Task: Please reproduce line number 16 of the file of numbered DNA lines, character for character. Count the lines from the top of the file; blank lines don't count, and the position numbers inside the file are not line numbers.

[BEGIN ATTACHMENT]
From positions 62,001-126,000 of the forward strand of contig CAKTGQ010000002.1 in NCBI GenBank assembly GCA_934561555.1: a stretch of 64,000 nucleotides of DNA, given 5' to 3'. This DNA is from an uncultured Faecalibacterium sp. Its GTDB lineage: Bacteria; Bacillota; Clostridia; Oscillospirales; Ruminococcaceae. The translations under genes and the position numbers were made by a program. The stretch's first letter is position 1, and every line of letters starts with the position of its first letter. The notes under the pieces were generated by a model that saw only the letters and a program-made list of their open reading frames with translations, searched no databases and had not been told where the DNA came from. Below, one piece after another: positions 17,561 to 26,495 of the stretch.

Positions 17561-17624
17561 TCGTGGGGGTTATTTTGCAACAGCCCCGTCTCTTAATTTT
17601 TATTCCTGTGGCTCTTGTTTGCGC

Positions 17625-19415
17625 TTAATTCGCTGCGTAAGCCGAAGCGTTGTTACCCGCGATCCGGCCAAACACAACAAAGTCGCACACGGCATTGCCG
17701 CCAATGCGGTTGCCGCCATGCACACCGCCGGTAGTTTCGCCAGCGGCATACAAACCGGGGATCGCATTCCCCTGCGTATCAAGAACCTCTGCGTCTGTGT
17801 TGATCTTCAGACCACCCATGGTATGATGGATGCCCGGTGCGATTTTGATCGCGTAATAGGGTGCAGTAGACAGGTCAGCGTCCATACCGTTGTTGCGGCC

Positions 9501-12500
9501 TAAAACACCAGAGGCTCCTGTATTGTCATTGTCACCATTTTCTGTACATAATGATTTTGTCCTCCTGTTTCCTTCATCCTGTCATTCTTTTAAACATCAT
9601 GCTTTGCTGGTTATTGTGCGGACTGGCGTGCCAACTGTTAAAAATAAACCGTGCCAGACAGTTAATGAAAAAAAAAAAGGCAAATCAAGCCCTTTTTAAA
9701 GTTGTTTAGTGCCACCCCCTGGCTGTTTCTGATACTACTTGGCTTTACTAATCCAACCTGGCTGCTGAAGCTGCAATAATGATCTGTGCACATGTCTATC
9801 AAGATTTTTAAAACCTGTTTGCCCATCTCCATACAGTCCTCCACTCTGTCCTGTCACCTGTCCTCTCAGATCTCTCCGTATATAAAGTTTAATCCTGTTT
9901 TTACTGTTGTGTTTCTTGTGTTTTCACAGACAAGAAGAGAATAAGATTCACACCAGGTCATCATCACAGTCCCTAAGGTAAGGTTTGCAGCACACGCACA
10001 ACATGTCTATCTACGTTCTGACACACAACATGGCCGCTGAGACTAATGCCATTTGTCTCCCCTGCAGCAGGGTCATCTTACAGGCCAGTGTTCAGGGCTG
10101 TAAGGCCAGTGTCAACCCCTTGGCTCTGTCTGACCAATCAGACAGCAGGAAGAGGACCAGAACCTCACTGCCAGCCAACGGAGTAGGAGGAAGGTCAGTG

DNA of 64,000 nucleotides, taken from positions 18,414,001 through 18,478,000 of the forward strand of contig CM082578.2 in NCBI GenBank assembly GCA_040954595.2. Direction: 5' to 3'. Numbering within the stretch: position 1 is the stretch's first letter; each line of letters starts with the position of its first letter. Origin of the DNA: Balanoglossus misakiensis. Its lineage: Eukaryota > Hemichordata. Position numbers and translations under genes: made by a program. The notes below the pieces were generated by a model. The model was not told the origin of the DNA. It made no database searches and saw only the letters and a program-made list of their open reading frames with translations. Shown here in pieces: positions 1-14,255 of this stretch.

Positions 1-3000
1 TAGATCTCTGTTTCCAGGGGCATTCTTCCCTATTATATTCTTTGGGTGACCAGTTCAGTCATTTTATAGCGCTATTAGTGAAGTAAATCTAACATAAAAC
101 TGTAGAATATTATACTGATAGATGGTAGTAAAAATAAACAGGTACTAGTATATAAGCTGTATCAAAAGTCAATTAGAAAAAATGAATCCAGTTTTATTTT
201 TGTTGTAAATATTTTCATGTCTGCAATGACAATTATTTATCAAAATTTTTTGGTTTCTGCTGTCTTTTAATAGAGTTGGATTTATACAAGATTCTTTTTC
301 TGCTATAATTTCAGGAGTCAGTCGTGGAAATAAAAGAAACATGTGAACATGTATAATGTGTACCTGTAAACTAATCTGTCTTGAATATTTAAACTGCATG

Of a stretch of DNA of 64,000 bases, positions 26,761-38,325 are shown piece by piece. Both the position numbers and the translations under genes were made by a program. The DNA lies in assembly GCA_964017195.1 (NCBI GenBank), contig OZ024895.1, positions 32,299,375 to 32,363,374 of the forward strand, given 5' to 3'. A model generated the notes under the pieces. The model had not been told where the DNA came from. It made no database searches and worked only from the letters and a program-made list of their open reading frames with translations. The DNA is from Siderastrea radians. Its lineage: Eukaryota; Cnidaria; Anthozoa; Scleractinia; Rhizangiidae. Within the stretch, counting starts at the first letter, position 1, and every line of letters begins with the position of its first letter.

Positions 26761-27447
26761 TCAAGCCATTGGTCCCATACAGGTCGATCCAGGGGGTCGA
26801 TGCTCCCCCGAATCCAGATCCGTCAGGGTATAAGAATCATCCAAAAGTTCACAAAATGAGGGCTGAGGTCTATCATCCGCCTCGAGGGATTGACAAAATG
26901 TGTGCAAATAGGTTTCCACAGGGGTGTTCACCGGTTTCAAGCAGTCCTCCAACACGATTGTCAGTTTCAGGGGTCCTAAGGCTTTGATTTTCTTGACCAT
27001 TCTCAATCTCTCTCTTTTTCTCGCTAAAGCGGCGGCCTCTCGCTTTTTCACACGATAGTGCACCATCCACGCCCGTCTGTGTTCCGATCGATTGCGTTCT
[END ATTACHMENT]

10101 TAAGGCCAGTGTCAACCCCTTGGCTCTGTCTGACCAATCAGACAGCAGGAAGAGGACCAGAACCTCACTGCCAGCCAACGGAGTAGGAGGAAGGTCAGTG